Are you trying to conceive or dealing with infertility issues amid a pandemic? Each experience on its own is hard enough, but navigating them during a pandemic might make your stress level go through the roof. As we become focused on having a child, it can evolve into an all-consuming existence riddled with unyielding sadness, frustration and disappointment.
Managing your stress is an essential part of maintaining your overall mental, emotional and physical well-being so that you can navigate this overwhelming experience more soundly. Learning strategies for stress reduction can help you navigate the numerous ups and downs that come with trying to conceive.
When I coach my fertility clients on stress management, I help them establish a foundation of strength, support and self-care.
Here are 4 ways to reduce your stress while trying to conceive.
1. Find your support network.
The journey of trying to conceive can be a lonely, overwhelming and frustrating experience. One of the things I wish I had back when I was starting my own fertility journey was a support group and network of people who understood what I was going through. Thankfully, there are now a myriad of ways to connect with other people who are trying to conceive, like on Instagram and in Facebook groups.
Plus, there are several membership-based communities and apps where you can be in the company of others who are trying to conceive and may be experiencing some form of infertility.
Feeling less alone takes away a lot of the stress, isolation and feelings of inadequacy that you feel when you bottle up your emotions and don't have an outlet.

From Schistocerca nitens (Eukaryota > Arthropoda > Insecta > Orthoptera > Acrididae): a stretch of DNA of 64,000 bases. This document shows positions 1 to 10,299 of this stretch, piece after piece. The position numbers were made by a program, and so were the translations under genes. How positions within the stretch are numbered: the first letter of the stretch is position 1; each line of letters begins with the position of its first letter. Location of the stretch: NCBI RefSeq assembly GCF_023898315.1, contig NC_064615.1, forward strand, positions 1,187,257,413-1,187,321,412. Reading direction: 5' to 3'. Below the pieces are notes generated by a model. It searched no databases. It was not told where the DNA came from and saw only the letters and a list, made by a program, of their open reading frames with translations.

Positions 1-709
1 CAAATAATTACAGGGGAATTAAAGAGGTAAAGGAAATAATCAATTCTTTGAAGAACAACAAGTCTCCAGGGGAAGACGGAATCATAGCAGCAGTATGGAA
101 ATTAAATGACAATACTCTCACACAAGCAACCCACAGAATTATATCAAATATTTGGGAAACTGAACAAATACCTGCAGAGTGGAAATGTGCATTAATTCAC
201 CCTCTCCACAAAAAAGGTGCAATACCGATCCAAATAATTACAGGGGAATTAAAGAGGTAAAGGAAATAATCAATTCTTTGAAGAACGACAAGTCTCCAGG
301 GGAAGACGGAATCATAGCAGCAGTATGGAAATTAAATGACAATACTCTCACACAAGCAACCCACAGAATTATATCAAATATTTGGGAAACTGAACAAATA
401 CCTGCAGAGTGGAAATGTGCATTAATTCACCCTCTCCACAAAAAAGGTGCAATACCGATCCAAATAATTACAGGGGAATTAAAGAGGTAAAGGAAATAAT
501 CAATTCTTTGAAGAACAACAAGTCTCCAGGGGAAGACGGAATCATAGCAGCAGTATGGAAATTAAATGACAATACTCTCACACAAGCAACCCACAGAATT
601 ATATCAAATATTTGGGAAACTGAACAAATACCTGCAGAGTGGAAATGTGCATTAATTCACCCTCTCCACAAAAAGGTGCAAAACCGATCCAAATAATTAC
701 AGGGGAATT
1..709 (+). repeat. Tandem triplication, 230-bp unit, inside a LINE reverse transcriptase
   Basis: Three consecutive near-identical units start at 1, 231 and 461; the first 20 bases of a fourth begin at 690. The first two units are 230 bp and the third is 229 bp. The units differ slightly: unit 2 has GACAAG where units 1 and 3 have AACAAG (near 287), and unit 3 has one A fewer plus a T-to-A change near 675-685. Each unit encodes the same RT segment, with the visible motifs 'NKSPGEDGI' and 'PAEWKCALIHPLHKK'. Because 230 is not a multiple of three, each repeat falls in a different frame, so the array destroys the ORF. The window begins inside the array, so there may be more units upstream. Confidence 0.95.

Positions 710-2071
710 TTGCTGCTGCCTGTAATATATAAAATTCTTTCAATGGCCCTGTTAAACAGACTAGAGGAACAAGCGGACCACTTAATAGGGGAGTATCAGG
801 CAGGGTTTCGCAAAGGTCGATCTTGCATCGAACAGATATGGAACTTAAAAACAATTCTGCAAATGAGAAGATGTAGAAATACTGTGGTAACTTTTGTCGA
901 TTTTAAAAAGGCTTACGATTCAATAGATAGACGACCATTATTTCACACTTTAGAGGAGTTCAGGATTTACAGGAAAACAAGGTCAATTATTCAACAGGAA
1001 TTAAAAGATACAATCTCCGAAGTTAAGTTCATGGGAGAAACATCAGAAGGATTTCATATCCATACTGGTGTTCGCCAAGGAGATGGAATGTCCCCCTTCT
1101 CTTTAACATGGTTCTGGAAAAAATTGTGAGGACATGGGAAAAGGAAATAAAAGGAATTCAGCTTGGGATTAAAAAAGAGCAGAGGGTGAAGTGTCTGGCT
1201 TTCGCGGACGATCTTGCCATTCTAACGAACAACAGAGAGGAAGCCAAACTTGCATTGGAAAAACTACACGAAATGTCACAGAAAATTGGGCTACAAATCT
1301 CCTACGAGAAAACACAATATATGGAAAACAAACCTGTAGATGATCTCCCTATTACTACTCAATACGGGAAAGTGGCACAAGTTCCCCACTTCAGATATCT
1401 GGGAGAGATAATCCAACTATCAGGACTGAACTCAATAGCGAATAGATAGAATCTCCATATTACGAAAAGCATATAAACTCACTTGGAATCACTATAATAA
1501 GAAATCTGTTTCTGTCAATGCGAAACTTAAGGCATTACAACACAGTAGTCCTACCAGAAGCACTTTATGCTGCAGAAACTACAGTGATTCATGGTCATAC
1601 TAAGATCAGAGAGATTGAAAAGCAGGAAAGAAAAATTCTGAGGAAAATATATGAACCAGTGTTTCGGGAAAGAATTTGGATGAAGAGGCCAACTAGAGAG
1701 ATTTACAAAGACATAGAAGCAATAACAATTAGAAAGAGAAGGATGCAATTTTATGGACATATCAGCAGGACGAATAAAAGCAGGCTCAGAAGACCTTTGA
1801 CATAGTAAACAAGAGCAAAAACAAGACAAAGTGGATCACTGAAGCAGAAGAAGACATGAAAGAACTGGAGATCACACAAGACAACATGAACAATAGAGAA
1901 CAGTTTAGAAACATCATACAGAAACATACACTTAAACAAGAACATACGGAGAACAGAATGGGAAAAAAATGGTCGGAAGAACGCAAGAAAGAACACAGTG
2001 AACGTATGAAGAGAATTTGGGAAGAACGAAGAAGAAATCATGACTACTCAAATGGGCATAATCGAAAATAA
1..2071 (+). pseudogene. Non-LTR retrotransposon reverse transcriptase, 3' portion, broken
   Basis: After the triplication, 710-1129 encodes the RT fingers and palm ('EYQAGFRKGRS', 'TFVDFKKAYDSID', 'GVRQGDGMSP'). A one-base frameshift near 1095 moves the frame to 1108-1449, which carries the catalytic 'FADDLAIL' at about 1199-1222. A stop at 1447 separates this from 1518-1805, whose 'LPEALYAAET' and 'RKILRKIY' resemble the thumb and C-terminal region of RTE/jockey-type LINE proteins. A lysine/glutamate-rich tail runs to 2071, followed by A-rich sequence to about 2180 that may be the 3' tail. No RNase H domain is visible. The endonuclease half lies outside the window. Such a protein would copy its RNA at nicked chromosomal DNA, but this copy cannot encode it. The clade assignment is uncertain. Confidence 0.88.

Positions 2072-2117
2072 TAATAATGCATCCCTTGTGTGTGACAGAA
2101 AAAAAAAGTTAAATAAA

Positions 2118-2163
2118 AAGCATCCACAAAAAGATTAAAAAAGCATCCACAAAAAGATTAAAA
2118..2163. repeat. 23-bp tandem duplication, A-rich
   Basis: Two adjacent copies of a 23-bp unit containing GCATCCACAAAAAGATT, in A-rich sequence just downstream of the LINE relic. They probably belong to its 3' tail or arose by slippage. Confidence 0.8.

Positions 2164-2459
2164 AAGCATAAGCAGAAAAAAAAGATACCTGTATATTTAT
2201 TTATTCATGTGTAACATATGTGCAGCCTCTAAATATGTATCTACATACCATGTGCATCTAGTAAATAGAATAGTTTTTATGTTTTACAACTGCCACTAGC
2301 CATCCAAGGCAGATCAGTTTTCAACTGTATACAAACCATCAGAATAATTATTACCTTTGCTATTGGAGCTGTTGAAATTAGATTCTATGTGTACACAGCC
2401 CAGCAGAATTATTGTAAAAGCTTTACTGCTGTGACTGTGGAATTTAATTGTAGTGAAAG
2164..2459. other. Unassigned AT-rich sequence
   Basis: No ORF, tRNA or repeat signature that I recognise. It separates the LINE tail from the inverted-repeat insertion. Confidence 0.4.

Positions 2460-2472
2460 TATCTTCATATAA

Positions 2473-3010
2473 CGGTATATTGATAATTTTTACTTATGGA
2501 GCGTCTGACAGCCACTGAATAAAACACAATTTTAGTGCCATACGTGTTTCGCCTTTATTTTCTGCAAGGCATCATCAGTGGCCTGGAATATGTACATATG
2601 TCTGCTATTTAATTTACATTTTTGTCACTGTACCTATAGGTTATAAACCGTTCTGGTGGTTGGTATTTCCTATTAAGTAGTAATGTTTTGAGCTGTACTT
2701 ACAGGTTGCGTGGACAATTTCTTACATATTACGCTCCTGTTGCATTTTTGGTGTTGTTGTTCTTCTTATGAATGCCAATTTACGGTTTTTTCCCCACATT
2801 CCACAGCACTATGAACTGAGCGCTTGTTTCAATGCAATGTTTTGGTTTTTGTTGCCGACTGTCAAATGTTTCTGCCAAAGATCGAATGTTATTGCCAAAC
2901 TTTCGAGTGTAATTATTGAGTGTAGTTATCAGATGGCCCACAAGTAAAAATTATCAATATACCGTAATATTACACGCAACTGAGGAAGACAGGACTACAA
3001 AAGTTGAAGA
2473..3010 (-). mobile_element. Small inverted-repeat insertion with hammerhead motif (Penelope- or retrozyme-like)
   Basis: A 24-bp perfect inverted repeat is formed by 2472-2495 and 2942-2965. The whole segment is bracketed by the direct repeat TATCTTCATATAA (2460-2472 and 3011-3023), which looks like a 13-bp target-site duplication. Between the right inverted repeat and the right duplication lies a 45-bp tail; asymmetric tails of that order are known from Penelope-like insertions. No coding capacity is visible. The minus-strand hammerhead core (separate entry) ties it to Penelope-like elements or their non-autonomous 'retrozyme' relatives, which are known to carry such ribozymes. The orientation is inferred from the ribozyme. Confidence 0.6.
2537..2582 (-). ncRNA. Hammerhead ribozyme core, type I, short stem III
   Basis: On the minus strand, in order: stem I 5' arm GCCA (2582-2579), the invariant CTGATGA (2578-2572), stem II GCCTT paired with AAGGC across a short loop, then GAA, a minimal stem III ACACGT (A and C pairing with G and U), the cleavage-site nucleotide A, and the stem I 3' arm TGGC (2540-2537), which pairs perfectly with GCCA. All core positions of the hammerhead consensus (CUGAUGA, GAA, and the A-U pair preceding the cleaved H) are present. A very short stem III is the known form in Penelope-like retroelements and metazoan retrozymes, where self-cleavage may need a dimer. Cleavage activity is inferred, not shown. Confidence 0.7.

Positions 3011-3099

2. Set boundaries.
Setting up boundaries with the people in our lives can be incredibly helpful in reducing our stress, guiding you in what you choose to do, see and speak about. They can also help prevent getting triggered into a spiral of negativity.
While questions or comments may be well-intentioned, they can still feel hurtful and provoke negative feelings. It's okay to set boundaries with important people in your life about what they can ask you or what you are willing to talk about when it relates to your fertility. If you don't feel comfortable doing this yourself, ask your partner to do it for you.
Your mental and emotional well-being needs to be preserved as much as possible during this arduous journey and you shouldn't feel guilty about the need to do so.
3. Communicate with your partner.
Opening up lines of communication with your partner (whether this your romantic partner or a close friend who will be with you on your journey) is another great way to reduce your stress levels. Back when we partnered with our kindhearted surrogate who carried our twins for us, I learned firsthand what it felt like to be a partner who wants to do so much but can only do so little—I wanted to help her, but sometimes I didn't know how.
When you are trying to conceive and perhaps dealing with infertility, lean on your partner for helpState your needs directly and provide clear instructions for your partner to know what they need to do to support your mental and emotional health and reduce stress levels.